What is a Co-Operative Bank? What are its Types?
March 01, 2021
Co-Operative Banks are small financial institutions that offer lending facilities to small businesses in both urban and non-urban regions. These are monitored and regulated by the Reserve Bank of India (RBI) and come under the Banking Regulations Act, 1949 as well as the banking laws act, 1965.
The Co-Operative Banks have a huge significance for the small businesses as these have around 67% penetration in villages and account for 46% of the net funding for the rural businesses through support for processing, housing, warehousing, transport, dairy, etc.
There are 4 types of co-operative banks in India:
1. Central Co-operative Banks:
These banks are organized and operated at the district level and can be of two types:
- Co-operative Banking Union
- Mixed control Co-operative Bank
In the first, the members of the bank are the co-operative societies only. However, in the second, the members can be co-operative societies as well as individuals. The central co-operative banks lend money mainly to the affiliated primary societies with typical loan tenure lending between 1 to 3 years.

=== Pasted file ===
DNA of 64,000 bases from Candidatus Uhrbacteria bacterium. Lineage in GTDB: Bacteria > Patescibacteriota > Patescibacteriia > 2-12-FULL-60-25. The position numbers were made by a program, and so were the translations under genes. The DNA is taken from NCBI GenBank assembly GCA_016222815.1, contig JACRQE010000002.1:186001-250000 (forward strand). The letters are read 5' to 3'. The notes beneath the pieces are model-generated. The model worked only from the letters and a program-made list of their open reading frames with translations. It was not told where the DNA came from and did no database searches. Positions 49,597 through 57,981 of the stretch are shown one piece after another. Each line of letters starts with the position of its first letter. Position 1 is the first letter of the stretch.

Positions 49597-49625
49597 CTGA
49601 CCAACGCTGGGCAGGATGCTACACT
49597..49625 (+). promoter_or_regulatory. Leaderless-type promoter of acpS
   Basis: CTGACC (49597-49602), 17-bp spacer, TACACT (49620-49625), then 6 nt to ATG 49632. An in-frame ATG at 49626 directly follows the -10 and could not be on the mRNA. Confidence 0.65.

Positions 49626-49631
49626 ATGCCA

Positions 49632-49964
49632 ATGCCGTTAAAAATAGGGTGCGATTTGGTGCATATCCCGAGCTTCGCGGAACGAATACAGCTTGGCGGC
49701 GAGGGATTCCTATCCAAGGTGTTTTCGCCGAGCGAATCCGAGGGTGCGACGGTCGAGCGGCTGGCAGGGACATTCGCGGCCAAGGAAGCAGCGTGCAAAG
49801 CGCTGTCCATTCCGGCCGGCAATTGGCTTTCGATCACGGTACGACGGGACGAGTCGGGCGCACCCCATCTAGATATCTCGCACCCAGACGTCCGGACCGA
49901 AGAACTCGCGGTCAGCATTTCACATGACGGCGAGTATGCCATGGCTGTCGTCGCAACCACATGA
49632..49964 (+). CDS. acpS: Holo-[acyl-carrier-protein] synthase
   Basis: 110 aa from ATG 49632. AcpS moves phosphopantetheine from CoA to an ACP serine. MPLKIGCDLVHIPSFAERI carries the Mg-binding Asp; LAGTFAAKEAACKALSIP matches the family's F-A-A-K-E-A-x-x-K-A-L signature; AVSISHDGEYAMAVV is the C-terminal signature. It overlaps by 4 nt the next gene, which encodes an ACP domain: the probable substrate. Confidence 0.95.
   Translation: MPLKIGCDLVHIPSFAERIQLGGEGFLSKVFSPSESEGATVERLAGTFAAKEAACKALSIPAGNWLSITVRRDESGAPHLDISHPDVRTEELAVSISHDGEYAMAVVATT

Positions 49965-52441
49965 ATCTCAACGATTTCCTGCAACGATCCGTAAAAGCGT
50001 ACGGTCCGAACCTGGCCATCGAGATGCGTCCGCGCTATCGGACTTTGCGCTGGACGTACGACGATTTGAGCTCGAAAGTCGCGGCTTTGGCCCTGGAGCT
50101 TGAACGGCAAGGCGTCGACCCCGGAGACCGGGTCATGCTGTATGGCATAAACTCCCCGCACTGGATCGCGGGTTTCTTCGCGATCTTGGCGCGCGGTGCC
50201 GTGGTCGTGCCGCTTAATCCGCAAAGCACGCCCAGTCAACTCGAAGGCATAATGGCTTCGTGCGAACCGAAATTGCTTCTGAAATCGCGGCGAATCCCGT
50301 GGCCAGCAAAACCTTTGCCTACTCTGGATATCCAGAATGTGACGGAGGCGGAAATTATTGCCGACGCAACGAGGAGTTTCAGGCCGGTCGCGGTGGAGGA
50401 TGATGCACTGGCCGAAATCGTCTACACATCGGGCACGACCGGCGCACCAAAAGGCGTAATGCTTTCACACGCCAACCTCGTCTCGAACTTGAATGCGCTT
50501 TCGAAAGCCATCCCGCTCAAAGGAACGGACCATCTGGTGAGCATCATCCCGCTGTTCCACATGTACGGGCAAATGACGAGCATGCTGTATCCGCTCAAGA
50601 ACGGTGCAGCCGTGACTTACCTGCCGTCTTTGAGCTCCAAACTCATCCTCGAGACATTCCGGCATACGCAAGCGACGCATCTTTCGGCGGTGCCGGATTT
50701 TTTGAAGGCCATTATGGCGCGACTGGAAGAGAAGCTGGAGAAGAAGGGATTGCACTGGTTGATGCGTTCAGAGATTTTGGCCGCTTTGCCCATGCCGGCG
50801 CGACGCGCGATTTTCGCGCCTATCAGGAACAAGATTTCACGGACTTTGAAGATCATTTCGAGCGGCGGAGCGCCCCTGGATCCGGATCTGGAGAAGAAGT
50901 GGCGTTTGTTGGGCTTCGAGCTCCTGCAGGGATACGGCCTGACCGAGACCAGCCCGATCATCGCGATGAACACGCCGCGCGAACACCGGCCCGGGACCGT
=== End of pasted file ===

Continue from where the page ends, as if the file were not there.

2. State Co-operative Banks:
These banks are organized and operated at the district level and rest at the top of the hierarchy in the co-operative credit structure.
With the help of State Co-operative Banks (SCBs), the RBI funds the co-operative institutions. These banks also get loans at an interest rate of 1% to 2% lower than the standard bank rate.
3. Primary Co-operative Banks:
These offer credit services in the urban and semi-urban regions. Thus, they are not considered agricultural credit societies.
Primary Co-Operative Banks receive concessional refinance services from RBI and IDBI from time to time for them to offer housing loans and other types of loans that can be used by small businesses.
4. Land Development Banks:
The land development banks are divided into three tiers which are primary, state, and central. These offer credit services to the farmers for developmental purposes. They used to be regulated by the RBI as well as the state governments. However, this responsibility was recently transferred to the National Bank for Agricultural and Rural Development (NABARD).
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